Picture : Principal Veterinary Officer Dr Anand Deo tends to sick livestock as part of the mobile veterinary clinics provided by the Ministry of Agriculture.
Decades ago, a young energetic farm boy from Nacula in Dreketi dreamt of becoming successful in life, and that humble vision made him, over time, unfold into one of the most sought-after personnel in Fiji.
Dr. Anand Kumar Deo is the Ministry of Agriculture’s Principal Veterinary Officer and prior to his appointment had been providing his expertise in Australia as a Veterinarian.
He reminisced on all the memorable times he experienced in Fiji before migrating to the Land Down Under, sharing his drive to succeed was his primary motivation.
“If you want something in life, put your heart and mind into it, remember to pray about it, and have faith, you will get it,” he said.
“Sacrificing is also the compass to success, for me personally, the road hasn’t always been easy, or even straight, I had to make a lot of sacrifices for my family, my studies, and my social life to get to where I am today,” said Dr. Anand.
His career began after he graduated with a Diploma in Tropical Agriculture specializing in livestock from the Fiji College of Agriculture.
“I worked with the Department of Information while waiting for a post with the Ministry of Agriculture and my first Agriculture work was in the Pig Section of the Ministry where I worked for two years,” he said.
“Afterwards I was posted as a Locality Livestock Officer for Serua/Namosi based in Navua and it was there that I enjoyed every ounce of being a field officer, visiting places, and sometimes, I had to be the only officer around,” said Dr Anand.
The career-oriented man then grabbed the opportunity to broaden his horizons and to further his studies at Gatton College in Queensland, Australia to study Bachelor of Applied Science in Rural Technology.
Inspired by his former boss and lecturer at the Fiji College of Agriculture (FCA) Dr. Peter Saville, his passion for the Veterinarian profession was fulfilled when he decided to study an undergraduate program, namely the Bachelor in Veterinary Science at the University of Queensland in the following year.
“It was a rare profession back home and I one day decided to try and switch, I took a leap of faith and to this day, I have not regretted the decision I made years back,” he said.
After graduating, Dr. Anand returned home and served as Veterinary Officer with the Ministry of Agriculture and was posted to the Western and Central Division before resigning and migrating to Australia to continue his passion.
While still with the Ministry of Agriculture, he was also engaged at FCA as a part-time lecturer for livestock students.
His love for VET work led him to take up the reigns once more when he returned to Australia, picking up from where he left off in Fiji.
He is vastly experienced, having worked at various veterinary clinics, the Australian Quarantine and Inspection Service, as Manager Food Safety/Animal Wefare, Area Technical Manager, an On-Plant Veterinary Officer based in all Australian States and Territories, and later as a Veterinary Officer in the Policy, Animal Biosecurity Branch of the Department of Agriculture and Water Resources, Canberra.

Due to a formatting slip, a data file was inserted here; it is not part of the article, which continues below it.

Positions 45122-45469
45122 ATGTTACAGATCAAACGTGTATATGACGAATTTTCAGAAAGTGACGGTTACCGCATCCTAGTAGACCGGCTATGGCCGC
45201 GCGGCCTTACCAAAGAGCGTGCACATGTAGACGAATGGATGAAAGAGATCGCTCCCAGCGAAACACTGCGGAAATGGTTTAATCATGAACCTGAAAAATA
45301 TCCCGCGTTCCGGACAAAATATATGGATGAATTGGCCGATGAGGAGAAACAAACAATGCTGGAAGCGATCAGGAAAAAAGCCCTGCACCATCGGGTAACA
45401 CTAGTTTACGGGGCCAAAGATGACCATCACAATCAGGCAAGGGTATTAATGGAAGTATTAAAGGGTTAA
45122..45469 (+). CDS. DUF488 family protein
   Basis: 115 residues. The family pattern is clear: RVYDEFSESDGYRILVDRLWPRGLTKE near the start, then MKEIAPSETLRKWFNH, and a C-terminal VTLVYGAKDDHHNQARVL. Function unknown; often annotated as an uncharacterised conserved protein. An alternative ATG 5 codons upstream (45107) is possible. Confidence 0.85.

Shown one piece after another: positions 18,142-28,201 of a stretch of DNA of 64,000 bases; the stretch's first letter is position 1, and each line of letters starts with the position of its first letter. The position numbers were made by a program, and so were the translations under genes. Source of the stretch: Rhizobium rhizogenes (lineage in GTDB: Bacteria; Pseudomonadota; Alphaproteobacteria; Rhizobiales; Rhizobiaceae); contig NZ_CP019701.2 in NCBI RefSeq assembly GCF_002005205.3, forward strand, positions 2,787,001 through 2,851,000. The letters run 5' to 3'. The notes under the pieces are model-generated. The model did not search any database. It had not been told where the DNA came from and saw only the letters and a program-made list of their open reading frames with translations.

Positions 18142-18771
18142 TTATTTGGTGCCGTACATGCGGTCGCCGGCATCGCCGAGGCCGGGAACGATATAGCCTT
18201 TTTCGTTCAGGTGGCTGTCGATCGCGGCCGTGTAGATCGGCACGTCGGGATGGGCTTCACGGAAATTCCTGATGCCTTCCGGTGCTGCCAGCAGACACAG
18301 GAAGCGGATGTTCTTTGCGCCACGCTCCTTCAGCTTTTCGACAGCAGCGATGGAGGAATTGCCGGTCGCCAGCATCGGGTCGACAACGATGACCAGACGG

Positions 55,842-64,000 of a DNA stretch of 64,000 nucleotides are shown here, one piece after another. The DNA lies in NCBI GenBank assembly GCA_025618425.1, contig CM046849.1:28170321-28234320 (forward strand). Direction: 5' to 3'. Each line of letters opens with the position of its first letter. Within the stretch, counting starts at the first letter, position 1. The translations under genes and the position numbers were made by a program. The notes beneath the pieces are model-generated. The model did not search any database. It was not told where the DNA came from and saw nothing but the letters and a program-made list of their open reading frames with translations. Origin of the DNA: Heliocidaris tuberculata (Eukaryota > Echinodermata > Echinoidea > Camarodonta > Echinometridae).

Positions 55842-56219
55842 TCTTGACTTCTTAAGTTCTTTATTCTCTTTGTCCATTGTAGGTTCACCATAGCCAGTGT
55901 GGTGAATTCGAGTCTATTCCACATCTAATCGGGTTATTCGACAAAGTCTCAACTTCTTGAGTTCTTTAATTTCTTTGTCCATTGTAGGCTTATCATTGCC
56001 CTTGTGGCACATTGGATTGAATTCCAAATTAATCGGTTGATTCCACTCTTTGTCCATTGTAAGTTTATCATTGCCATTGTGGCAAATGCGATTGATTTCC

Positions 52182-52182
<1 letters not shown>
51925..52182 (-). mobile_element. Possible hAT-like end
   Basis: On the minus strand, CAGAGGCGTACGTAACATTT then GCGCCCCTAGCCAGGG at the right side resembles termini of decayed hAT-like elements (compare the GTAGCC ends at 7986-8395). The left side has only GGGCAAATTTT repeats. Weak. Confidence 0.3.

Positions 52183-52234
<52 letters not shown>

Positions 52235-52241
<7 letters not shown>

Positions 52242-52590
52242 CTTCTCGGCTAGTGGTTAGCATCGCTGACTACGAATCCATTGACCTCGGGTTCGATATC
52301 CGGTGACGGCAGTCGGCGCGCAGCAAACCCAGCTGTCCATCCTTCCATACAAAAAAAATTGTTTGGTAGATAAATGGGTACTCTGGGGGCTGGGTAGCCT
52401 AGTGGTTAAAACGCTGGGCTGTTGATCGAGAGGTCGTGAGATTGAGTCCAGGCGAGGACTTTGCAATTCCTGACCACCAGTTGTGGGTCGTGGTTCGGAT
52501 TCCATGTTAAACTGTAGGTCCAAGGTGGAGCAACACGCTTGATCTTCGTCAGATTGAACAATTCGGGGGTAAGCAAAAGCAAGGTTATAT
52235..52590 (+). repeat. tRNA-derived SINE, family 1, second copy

“My work as a Vet in Australia involved a lot of travelling and I enjoyed it, my last official trip I did in Australia before taking this post with the Ministry of Agriculture, Fiji was being a live animal export Veterinarian,” he said.
“We travelled by ship to deliver live animals from Australia to China, Indonesia, Malaysia, and the Middle-East.”
“Now I am back in Fiji to work with the Ministry of Agriculture and I hope to come and instill and share my work experience with the officers for the betterment of the Animal Health and Production Division,” he said.
“I left Fiji to study in Australia, returned to Fiji to work, and again went for greener pastures to Australia and now I am back in Fiji to once again serve,” said Dr. Anand.
“I am not trying to boast about my qualification or where I have worked but merely trying to encourage and challenge you that anything is possible when you put your heart into it, you may stumble along the way but always remember to rise,” he said.
“When others have faith in you, it truly gives you wings. I am grateful to all those in my profession and my wife and three daughters who have given me that strength and allowed me to reach heights I never expected.”
“Invest in yourselves, when you come across training opportunities go for it, learn new things, develop your skills and passion and sacrifice for a better tomorrow,” he said with a smile.
At the height of the recent TC Yasa, Dr. Anand was part of the deployed officers from the Ministry of Agriculture to the Northern Division for Rehabilitation work.
“It was a good feeling to be able to serve and assist the community you grew up in, offering your service for the betterment of livestock farmers in affected places and placing smiles on their faces while tending to their livestock is heart-warming.”
“I became a Vet to get my hands dirty, added to my love for animals, and to advocate my passion to treat animals the same way you would treat your children,” he said.